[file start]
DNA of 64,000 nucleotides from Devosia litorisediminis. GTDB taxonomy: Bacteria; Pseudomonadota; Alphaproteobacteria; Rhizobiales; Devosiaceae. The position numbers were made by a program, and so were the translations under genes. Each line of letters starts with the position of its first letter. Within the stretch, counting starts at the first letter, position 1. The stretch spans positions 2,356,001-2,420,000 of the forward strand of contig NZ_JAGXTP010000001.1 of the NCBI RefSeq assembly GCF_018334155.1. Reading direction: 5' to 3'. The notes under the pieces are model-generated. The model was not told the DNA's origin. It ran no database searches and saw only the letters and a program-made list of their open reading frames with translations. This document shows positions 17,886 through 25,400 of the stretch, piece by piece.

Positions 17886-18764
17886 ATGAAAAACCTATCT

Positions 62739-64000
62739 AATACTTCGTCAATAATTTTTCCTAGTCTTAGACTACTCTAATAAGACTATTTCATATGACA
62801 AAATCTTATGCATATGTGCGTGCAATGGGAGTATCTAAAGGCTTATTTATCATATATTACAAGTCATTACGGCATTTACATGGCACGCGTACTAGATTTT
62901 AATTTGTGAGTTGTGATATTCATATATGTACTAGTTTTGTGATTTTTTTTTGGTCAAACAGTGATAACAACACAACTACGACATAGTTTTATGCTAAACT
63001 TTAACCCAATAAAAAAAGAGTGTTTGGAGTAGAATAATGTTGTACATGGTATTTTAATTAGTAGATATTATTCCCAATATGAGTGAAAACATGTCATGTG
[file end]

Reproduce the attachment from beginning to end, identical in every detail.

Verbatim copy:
DNA of 64,000 nucleotides from Devosia litorisediminis. GTDB taxonomy: Bacteria; Pseudomonadota; Alphaproteobacteria; Rhizobiales; Devosiaceae. The position numbers were made by a program, and so were the translations under genes. Each line of letters starts with the position of its first letter. Within the stretch, counting starts at the first letter, position 1. The stretch spans positions 2,356,001-2,420,000 of the forward strand of contig NZ_JAGXTP010000001.1 of the NCBI RefSeq assembly GCF_018334155.1. Reading direction: 5' to 3'. The notes under the pieces are model-generated. The model was not told the DNA's origin. It ran no database searches and saw only the letters and a program-made list of their open reading frames with translations. This document shows positions 17,886 through 25,400 of the stretch, piece by piece.

Positions 17886-18764
17886 ATGAAAAACCTATCT

Positions 62739-64000
62739 AATACTTCGTCAATAATTTTTCCTAGTCTTAGACTACTCTAATAAGACTATTTCATATGACA
62801 AAATCTTATGCATATGTGCGTGCAATGGGAGTATCTAAAGGCTTATTTATCATATATTACAAGTCATTACGGCATTTACATGGCACGCGTACTAGATTTT
62901 AATTTGTGAGTTGTGATATTCATATATGTACTAGTTTTGTGATTTTTTTTTGGTCAAACAGTGATAACAACACAACTACGACATAGTTTTATGCTAAACT
63001 TTAACCCAATAAAAAAAGAGTGTTTGGAGTAGAATAATGTTGTACATGGTATTTTAATTAGTAGATATTATTCCCAATATGAGTGAAAACATGTCATGTG